Hezbollah’s electoral ascendancy risks pulling Lebanon further into Syria’s morass

Hezbollah looks to build on a foreign policy that has it enmeshed in the Syrian conflict.
Sunday 13/05/2018
A supporter of Lebanon’s Hezbollah gestures as he holds a Hezbollah flag in Marjayoun, on May 7. (Reuters)
Hubris aloft. A supporter of Lebanon’s Hezbollah gestures as he holds a Hezbollah flag in Marjayoun, on May 7. (Reuters)

TUNIS - The victory of the Hezbollah-aligned political bloc in the Lebanese elections, along with the US withdrawal from the Iranian nuclear deal, opened a potentially volatile chapter in Lebanese history.

Despite the lacklustre turnout of 49% following a 9-year gap between elections in which the parliament twice extended its mandate, Hezbollah only made fractional gains in the vote. However, both the Christian Lebanese Forces and the nominally Hezbollah aligned Free Patriotic Movement made dramatic advances, dividing the parliament sharply along pro and anti Hezbollah lines. 

Emboldened domestically, Hezbollah looks to build on a foreign policy that has it enmeshed in the Syrian conflict. After years of flouting Lebanon’s public policy of disassociation from the Syrian civil war, Hezbollah, through its partnership with Iran, has placed Lebanon in danger of being subsumed in the war and has positioned the country at the forefront of a potentially greater regional conflict.

The only check on Hezbollah’s ambitions lies with the right-wing Christian Lebanese Forces, whose dramatic gains were only eclipsed by the reversals suffered by Prime Minister Saad Hariri’s Sunni Future Movement.

With Hezbollah and its aligned groups in the ascendant, Lebanon’s relations with Israel assume a more ominous tone, a situation made more perilous by the exchange of strikes between Tel Aviv and Hezbollah’s allies in Tehran during the early hours of May 10.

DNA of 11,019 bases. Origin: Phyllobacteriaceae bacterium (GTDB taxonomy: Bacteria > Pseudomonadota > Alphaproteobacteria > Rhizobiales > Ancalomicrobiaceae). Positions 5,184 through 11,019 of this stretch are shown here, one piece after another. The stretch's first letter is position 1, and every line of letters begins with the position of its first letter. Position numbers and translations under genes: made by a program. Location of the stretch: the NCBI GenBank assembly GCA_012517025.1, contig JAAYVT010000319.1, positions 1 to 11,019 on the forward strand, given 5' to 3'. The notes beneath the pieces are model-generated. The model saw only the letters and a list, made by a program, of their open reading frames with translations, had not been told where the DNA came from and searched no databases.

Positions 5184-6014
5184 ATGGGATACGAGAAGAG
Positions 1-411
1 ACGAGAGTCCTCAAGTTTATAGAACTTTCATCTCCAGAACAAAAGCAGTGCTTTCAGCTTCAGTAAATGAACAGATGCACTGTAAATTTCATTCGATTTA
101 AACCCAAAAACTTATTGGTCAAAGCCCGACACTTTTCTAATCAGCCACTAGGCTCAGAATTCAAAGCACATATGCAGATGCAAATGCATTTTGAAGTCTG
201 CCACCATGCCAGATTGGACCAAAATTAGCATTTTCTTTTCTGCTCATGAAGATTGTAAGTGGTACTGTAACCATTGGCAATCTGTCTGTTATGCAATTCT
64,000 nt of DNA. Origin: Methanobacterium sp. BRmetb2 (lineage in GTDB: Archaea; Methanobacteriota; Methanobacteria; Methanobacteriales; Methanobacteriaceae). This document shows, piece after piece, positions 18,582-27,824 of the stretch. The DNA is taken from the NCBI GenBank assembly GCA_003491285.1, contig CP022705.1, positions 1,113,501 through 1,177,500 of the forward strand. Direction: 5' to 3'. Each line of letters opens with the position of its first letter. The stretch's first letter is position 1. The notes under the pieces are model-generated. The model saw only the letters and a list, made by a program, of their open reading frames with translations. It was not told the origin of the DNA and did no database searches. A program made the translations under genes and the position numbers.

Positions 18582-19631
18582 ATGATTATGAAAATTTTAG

“Hezbollah is feeling empowered as a result of the Lebanese elections and Iran is standing defiant in light of the US withdrawal from the nuclear deal,” said Lina Khatib, the head of the Middle East and North Africa Programme at Chatham House. “This means continued activity for both in Syria as long as the United States does not create a comprehensive strategy for ending the conflict there.”

Following the strikes of May 10, Hezbollah’s alliance with Iran stands the country at risk of being drawn into a wider war with its Jewish neighbour. “Israel is increasingly viewing Lebanon as a Hezbollah-dominated state and the election results will further encourage this perspective,” Khatib said.

Israeli Education Minister Naftali Bennett issued a statement May 7 stating: “The results of the Lebanese elections strengthen what has been our approach for a while: Hezbollah = Lebanon.”

“The state of Israel will not distinguish between the sovereign state of Lebanon and Hezbollah and will view Lebanon as responsible for any action from within its territory,” he said.

As Hezbollah’s star rises, so does the likelihood of Lebanon’s dissociation from Syria and its conflict wane. Since 2011, when Syria’s violence first threatened to engulf Lebanon, the country has pursued a policy independent of Damascus. However, pressure from Hezbollah to normalise relations with Syria will now prove harder to resist.

“With the Lebanese parliament dominated by figures close to the Assad regime, it is expected that Lebanon will restore relations with Syria to their pre-2011 status,” Khatib said.

Standing in opposition to such a move is Hariri, whose father, Rafik Hariri, is suspected of being assassinated on Damascus’s orders. However, “Hariri has emerged as the leader of the party that lost the most seats in this election, which signals weakened support among his constituents,” Khatib added.

With Western influence over Iran diminishing since the United States withdrew from the nuclear deal, the threat of escalation between Tehran and Tel Aviv has proven real. With Hezbollah, and by extension Lebanon, standing on the front lines of that conflict, how this could end for the country is unclear.